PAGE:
Hi fellow wiki editors!

To help newly registered users get more familiar with the wiki (and maybe older users too) there is now a {{Welcome to the wiki}} template. Have a look at it and feel free to add it to new users discussion pages (and perhaps your own).

I have tried to keep the template short, but meaningful. /Johan G

Forum communication

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So you have a problem with installing/starting/using FlightGear, and someone pointed you here. Please take the time to read on. This article will explain how you should ask for support, and why.

The "support team" includes you

FlightGear doesn't rely on sales or license fees. FlightGear relies on having a base of contributors volunteering their time. This base includes the users, but in order to contribute, they need to be able to see something that bothers them not as something to complain about but as something to be investigated, understood and fixed.

Why?

FlightGear is developed by a fairly small community of volunteers, most of which enjoy understanding complex problems and fixing bugs. This community seems to be mostly comprised of "geeks", i.e. people using powerful gaming hardware, and Unix-based operating systems like Linux. This means, unfortunately, that newer features get tested on a very small variety of platforms that can't cover all of the end-users' cases (especially older Windows versions). Sometimes new features are only really tested once they're released, or once they're enabled by default.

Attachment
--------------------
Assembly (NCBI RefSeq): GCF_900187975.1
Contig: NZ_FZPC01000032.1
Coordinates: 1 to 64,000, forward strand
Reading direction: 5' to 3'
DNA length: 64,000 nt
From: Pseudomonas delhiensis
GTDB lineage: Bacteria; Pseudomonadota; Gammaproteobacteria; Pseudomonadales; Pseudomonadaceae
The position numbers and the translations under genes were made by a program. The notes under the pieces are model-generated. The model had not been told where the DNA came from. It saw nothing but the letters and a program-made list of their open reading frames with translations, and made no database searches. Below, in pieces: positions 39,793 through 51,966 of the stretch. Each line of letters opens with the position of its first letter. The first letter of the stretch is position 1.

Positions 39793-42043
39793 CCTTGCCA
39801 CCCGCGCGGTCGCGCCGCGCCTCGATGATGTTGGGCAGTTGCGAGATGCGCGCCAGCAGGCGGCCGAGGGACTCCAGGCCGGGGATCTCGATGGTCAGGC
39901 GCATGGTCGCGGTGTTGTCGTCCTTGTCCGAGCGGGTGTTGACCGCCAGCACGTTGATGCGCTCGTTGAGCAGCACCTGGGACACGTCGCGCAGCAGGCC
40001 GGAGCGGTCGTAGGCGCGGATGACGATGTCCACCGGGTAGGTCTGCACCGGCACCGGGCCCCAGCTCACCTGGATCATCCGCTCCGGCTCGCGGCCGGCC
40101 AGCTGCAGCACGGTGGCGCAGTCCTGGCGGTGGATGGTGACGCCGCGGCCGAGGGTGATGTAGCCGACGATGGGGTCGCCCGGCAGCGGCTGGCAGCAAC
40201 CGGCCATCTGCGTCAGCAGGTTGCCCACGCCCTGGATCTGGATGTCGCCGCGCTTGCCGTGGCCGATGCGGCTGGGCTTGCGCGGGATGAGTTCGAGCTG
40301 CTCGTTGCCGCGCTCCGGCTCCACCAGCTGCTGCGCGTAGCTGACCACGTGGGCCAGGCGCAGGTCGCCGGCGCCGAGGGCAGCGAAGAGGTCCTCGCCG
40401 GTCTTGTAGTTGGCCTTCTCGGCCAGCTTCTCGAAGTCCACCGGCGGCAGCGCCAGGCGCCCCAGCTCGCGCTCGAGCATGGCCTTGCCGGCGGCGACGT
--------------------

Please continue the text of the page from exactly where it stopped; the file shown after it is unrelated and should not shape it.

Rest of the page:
Don't expect your problem to be obvious, actually it could very well be unknown. It's very likely that only few people, if any, have already reported your issue, or even experienced it. In fact, very often such issues are highly setup/system specific and depend on the type of hardware, operating system, drivers, settings - and sometimes even other software installed/running locally. All this is further complicated by the fact that unlike MS FSX, FlightGear is cross-platform software, which means that it needs to run across all supported hardware platforms and operating systems (Windows, Mac OSX, Linux).

Note that the fact that a bug is rare doesn't make it less important, but harder to solve for the lack of (good) data. In an open-source project like FlightGear without any funding, the developers depend on end-users to provide good feedback so that they can identify, troubleshoot and fix such issues. And they're grateful for everybody providing this very feedback in a constructive and helpful manner.

Troubleshooting is a hard job

Remotely troubleshooting problems is an extremely tedious process, however that gets more tricky because of people's tendency to act in a frustrated and sometimes even disrespectful way when reporting such problems.

Unlike a commercial software project, FlightGear has no funds to invest in development, QA testing or support for end-users. Commercial software companies will typically have dedicated teams testing new features across a huge variety of hardware/OS configuration.

The quality and timeliness of feedback

Lacking of resources, FlightGear depends on end-users providing good feedback to ensure that it keeps working for most people. And for features in development it also depend on timely feedback, too - given that developers are volunteers, they need sufficient time to troubleshoot and understand a bug, but also enough time to fix it. Preferably, several months prior to a release, not just during the few weeks shortly before release.